International Newspaper Organization Examines E-Paper Displays at Display Week 2007

One of the industries that stands to be most affected by the continual evolution of electronic-paper displays is the newspaper business. Newspapers have suffered in recent years as competition from the Internet and broadcast mediums, with their ability to instantly update the news, have stolen the attention of consumers and advertisers.

That is why 26 members of the international newspaper and media-publishing organization IFRA came to Display Week 2007 in Long Beach in May to examine the latest in e-paper technology. The newspaper executives, who hailed from 10 European companies plus Japan, attended Display Week as part of IFRA's eNews project, a three-year initiative that aims to address opportunities for content providers in the emerging e-reading market. According to IFRA, 27 of the world's major publishing houses are members of the eNews initiative, including The New York Times Co. and Tribune Interactive (USA), the Telegraph Group (U.K.), andYomiuri Shimbun (Japan), as well as four technology companies: Arena Partners (Finland), Escenic (Norway), iRex Technologies (Netherlands), and Plastic Logic (U.K.)


The IFRA group met with most of the major e-paper players who were exhibiting at Display Week 2007, including LiquavistaSiPix ImagingLG.PhilipsE InkNemopticPVIBridgestone, and Samsung. According to Dr. Sven Nordqvist, who as director of business development for IFRA is directing the eNews project, no particular e-paper product or prototype stood out, but he labeled what the group saw overall as "interesting." The trip was mainly to meet the e-paper companies and establish a dialogue for possible future development.

"In only a few years, we expect that e-paper will have an impact on the newspaper industry," Nordqvist said. "However, it is difficult to foresee exactly what the impact will be. But we are trying to be ahead of the development as much as we can be so that we are ready when the change is coming."

There certainly was plenty for them to see, as many of the companies with which the IFRA reps met made major announcements about e-paper products and prototypes, including: LG.Philips LCD's introduction of the world's first 14.1-in. flexible color e-paper display, equivalent in size to an A4 sheet of paper (see photo); Samsung's unveiling of the world's largest (A4-sized/14.3-in.-diagonal) color e-paper display; and PVI's announcement of Flexi-e, the first flexible active-matrix electrophoretic display made in a volume thin-film-transistor (TFT) fab. In addition, E Ink and Nemoptic showed advances in both black-and-white and color e-paper displays. This follows several announcements this spring of flexible-display companies ramping up production of their products.

Nordqvist believes that e-paper technology has evolved to the point where it could be adopted right now by newspapers. Two key issues remain, however, before commercial adoption can become a reality: (1) Color e-paper displays need to achieve the same level of readability that the black-and-white models currently enjoy and (2) the devices in which the displays will be housed need to be simple and sexy — what Nordqvist calls "the iPod factor" — and also must utilize open digital-rights-management (DRM) systems. He did not mention cost as a concern.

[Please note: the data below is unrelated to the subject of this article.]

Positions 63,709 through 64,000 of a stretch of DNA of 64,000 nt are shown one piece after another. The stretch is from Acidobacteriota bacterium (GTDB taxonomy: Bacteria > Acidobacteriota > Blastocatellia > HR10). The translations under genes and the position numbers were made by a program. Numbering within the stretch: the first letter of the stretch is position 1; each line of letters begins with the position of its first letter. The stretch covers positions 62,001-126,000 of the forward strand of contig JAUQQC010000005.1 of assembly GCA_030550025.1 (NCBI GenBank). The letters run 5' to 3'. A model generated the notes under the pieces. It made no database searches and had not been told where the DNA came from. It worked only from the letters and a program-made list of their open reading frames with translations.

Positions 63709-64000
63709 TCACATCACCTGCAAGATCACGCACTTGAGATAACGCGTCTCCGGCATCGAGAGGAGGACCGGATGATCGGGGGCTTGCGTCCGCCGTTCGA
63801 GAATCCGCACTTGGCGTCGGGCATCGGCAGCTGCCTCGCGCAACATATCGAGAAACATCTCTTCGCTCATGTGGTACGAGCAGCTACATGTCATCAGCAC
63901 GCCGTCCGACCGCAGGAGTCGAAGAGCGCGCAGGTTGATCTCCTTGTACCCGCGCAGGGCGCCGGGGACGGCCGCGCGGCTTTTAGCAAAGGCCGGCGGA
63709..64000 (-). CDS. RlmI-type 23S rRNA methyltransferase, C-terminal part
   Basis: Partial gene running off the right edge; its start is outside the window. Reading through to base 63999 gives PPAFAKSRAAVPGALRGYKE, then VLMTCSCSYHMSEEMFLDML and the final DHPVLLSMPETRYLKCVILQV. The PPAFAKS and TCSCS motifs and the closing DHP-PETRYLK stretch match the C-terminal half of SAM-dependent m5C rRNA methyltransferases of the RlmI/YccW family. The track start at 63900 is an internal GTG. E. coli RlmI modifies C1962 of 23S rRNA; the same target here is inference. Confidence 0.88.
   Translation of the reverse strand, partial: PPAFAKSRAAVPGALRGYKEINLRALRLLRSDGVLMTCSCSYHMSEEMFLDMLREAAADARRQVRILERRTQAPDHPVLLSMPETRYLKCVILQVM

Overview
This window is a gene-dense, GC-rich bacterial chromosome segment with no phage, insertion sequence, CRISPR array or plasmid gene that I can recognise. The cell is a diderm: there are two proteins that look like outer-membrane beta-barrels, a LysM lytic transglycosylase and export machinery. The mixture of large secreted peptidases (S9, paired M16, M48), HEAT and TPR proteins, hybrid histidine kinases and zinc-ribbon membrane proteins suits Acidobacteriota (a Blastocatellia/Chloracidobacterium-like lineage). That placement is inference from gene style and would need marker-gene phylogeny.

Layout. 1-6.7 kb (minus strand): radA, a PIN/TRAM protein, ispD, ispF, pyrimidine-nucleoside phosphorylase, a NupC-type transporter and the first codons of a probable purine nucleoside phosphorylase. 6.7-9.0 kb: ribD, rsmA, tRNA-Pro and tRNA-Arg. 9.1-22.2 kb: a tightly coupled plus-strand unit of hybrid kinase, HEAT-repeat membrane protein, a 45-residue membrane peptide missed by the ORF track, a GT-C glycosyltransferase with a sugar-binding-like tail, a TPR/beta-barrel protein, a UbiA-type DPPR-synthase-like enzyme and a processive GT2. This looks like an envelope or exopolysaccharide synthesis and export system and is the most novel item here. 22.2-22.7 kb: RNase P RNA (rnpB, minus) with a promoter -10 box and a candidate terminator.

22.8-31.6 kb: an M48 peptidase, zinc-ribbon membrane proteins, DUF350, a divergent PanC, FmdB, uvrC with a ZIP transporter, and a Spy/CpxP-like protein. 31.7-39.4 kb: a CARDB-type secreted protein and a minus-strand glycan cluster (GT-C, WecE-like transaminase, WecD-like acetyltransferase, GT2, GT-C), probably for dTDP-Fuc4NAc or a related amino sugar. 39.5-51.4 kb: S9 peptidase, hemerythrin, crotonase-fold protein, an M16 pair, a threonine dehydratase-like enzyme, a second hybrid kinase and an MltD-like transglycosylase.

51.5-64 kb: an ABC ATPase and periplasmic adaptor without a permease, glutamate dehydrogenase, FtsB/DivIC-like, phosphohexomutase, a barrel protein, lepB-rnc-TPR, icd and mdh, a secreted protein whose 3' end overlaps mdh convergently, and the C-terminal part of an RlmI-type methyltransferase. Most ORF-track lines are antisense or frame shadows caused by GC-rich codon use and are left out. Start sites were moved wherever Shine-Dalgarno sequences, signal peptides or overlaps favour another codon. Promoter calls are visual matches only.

"There is a big economic benefit to newspapers shifting to e-paper," said Jacques Noels, chairman and CEO of Nemoptic. "Fifty percent of the cost of printing a newspaper is in the scraps of paper that don't get used in the final product. That savings can be passed along to readers." He added that the cost savings could help compensate for any lost advertising revenue until the newspaper industry figures out the best way to present ads in an e-reader format.

Noels predicted that in order to be commercially successful, the first newspaper e-readers must be cheap to consumers, perhaps in the $250 range. Sony's Portable Reader PRS-500, which features a 6-in. black-and-white electrophoretic display and is designed for e-books, is currently retailing for about $299.

In May, the French newspaper Les Echos launched a subscription product featuring e-paper readers from iRex and Ganaxa. Reports in May stated that Hearst Corp., the newspaper publisher that has been an investor in E Ink Corp., planned to unveil a test model of an e-reader within 2 years for its Seattle Post-Intelligencer newspaper, but Hearst has denied those reports. According to Noels, is also working on an e-reader product.

"We believe some (consumer) groups will be hesitant to the new reading devices, and some will embrace it immediately," Nordqvist added. "It most likely depends on their own life situations and so-called 'media-day' — how and when they use existing media today. We are still trying to come up with good solutions for how we can sell the new technology to the different needs of our readers (young, old, business, commuters, etc).

"We have high hopes that the switch will be beneficial for both readers and media companies. In the best of worlds, this can be the next big — BIG — revolution in printed products after the introduction of printing machines."

—Michael Morgenthal


LG.Philips LCD Cancels 5.5-G Fab Plans, Will Increase Capacity at Existing Lines

SEOUL, Korea - LG.Philips LCD (LPL) has announced it will cancel plans to build a 5.5-generation thin-film-transistor liquid-crystal display (TFT-LCD) plant in favor of investing in expanded capacity at its existing factories and reviewing the possibility of building a next-generation production facility by 2009.

"This (announcement) will not affect our ability to deliver products to our customers, as we already have facilities ranging from second to seventh generation," an LPL spokeswoman assured. "In February 2007, we announced that we would raise input capacity at our 7th-generation P7 plant from 90,000 to 110,000 input sheets of glass substrate per month by the third quarter of 2007. We believe that for now, maximizing efficiency at existing facilities is our best strategy."